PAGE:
With the large Filipino population in the GVRD, it is somewhat surprising that there are so few Filipino restaurants. I posed this question to Rich Guy and Rich Gal (she is from the Philippines) in hopes of finding an answer. The explanation went like this: since Filipino food can be cooked at home, more often than not, people won't spend the money to go out to eat. With that kind of thinking, I guess it was no surprise that Rekados didn't stand a chance, especially at their price points. Well, that is all fine and dandy, but that really puts a damper into my curiousity about Filipino cuisine. Rich Guy merely laughs at that fact since he is not a huge fan of Filipino food. What the heck did he eat while he was living there then???
Despite this, he did tip me off about Max's Restaurant (a popular chain restaurant in the Philippines), which has opened their 2nd Canadian location on Kingsway in Vancouver (the other one is in Toronto). Originally, we wanted to check the place out during its soft opening, but with lineups 20 parties deep, that was quickly quashed. However, with softball being cancelled due to rain, I was left without a game and food for a Monday. Not to fear though, Bear and Milhouse still wanted to go for eats, which led us to Max's. The first thing that caught my eye was the Crispy Pata. For those who are unfamiliar, it is a deep fried pork knuckle served with soy-vinegar dip. We only went for the mid-size which was still quite substantial. It could've have been crispier, yet it was still plenty crispy. We were pleased with the ample amount of moist meat underneath.
Now a visit to Max's would not be complete without their famous Fried Chicken. Somewhat similar to Chinese fried crispy chicken, their chicken is fried without batter. Hence, the fat is rendered in the frying process leaving a crispy, flavourful skin. The chicken was mostly dry and only certain parts of the skin was crispy. It had a subtle flavour which we didn't mind. It was alright for what it was, although it was not very big. For me, I like the simple things and the Pancit Bihon would be one of them. It is simply a dish consisting of rice noodles stir-fried with veggies and meat (chicken, pork and shrimp in this case) with soy (this one had fish sauce as well). The noodles were cooked nicely exhibiting some chew while the veggies were still crisp. From the first bite, it was obvious that there was fish sauce. There was no absence of flavour and for me at least, there seemed to be a good amount of MSG.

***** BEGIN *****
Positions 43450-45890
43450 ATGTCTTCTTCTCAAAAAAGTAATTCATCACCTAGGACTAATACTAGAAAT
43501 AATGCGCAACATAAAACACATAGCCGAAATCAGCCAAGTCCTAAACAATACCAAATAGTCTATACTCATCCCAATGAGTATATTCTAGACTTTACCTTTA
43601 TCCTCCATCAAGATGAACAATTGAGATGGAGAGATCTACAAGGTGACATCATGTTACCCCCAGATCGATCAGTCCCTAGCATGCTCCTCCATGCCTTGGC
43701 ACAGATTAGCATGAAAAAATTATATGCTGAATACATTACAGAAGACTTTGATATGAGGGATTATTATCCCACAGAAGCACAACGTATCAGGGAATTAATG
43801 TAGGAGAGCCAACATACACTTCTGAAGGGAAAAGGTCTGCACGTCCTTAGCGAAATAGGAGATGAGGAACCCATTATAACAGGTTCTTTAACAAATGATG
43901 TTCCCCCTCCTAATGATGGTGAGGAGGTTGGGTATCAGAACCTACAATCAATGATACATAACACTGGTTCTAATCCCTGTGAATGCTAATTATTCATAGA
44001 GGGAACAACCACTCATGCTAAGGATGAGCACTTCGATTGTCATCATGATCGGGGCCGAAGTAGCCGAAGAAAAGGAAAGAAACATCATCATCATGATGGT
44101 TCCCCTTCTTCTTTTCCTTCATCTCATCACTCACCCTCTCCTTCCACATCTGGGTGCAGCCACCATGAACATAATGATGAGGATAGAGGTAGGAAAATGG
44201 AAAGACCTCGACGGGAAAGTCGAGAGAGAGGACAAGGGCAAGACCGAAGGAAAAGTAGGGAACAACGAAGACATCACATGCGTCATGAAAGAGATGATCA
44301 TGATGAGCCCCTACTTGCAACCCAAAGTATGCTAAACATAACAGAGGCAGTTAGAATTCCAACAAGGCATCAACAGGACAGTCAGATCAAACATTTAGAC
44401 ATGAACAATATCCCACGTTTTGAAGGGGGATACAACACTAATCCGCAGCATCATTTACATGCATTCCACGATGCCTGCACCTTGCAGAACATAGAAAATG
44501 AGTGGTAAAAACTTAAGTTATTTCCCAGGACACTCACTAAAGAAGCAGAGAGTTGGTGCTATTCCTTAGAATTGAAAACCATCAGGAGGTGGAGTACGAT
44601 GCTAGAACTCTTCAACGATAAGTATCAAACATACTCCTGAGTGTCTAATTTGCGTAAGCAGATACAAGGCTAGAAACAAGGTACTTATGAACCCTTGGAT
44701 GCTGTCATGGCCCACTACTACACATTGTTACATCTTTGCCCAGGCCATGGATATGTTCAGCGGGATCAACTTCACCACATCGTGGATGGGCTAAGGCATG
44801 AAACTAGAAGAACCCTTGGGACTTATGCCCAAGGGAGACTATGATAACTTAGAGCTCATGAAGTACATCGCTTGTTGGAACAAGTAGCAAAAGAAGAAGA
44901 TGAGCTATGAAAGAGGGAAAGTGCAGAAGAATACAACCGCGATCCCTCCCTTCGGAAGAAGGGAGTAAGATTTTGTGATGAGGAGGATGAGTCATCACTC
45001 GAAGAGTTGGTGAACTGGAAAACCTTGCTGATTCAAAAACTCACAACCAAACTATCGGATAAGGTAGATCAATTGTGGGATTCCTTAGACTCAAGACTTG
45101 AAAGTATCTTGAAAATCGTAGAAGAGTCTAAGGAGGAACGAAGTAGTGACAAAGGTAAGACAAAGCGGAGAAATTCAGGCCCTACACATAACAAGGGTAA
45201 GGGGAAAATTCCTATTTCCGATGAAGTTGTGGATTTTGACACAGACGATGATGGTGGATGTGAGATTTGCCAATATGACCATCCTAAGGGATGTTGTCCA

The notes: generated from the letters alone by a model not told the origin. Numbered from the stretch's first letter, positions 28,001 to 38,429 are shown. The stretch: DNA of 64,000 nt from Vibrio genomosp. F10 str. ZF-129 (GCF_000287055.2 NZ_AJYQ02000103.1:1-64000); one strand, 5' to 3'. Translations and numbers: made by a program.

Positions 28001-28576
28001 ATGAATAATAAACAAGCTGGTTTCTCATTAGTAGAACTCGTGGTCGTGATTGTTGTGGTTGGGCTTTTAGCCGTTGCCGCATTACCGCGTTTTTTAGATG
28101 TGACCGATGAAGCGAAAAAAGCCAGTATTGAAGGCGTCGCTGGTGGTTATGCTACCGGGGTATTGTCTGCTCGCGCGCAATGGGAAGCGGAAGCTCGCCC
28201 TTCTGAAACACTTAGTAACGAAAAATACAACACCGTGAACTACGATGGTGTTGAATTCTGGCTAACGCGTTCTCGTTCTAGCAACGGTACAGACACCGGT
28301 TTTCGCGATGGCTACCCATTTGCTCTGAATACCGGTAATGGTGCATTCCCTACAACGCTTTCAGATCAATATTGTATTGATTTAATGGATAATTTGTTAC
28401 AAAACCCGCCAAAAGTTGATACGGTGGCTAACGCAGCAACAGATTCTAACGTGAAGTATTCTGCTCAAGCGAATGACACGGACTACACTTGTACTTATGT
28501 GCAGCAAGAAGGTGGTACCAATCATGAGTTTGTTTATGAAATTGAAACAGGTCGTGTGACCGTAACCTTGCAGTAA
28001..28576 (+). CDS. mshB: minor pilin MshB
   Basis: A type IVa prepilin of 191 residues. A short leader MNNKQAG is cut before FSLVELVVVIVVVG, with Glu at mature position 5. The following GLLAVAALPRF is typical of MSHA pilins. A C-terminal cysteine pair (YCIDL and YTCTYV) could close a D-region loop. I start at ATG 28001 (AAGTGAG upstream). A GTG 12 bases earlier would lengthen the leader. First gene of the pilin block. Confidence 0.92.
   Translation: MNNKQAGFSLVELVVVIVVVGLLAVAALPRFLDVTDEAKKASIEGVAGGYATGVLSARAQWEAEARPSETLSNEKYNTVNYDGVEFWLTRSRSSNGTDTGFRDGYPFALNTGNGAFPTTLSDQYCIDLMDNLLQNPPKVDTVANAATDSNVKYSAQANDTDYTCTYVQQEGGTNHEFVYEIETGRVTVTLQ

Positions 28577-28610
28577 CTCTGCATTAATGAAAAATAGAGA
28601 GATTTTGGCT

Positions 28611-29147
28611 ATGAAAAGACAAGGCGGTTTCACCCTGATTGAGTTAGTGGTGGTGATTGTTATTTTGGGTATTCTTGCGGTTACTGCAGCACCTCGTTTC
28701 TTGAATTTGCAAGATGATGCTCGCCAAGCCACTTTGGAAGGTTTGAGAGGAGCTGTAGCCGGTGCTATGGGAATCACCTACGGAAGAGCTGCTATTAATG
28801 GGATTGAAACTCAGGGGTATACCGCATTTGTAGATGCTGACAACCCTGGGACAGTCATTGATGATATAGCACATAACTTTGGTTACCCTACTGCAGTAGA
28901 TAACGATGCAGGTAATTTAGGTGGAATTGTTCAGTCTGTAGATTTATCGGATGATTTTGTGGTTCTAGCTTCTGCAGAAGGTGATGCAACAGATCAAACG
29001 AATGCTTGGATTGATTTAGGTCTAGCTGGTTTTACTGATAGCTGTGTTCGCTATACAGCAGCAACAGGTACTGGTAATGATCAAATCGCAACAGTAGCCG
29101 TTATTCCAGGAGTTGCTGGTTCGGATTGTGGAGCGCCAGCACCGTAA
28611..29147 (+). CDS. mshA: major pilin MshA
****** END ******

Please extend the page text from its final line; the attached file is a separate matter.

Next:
By virtue of being considered a national dish, we had to order the Pork Adobo just because. In reality, there is nothing really all that special about the dish because it is merely pork stewed in vinegar, garlic, soy sauce and a few other ingredients. For some, they love it and for others, it's "meh". I fall into the "I don't mind" category. The one we had was actually not bad. I loved how they used rib meat where it retained a slight chew while being mostly tender. The flavour was pretty mild with only a small hit of vinegar. Lastly, we decided to try one breakfast dish being the Tapsilog. I've had tocilog before and this was pretty much the same except for the meat. This one was beef rather than pork. As with any silog, it includes fried egg and garlic rice. We found the meat to be rather dry, yet flavourful. The egg was fried beautifully with a runny yolk while the garlic rice was a big clumpy and not that garlicky. We found the service to be quite good despite all the poor reviews. In terms of the food, it wasn't bad. On the other hand, it wasn't exactly super impressive either.
- A little bit of home for those from the Philippines
- A bit out of the ordinary for most other people
- The service has seemed to improve after a shaky start
- Not sure if the price points reflect value
- Food was okay, but nothing special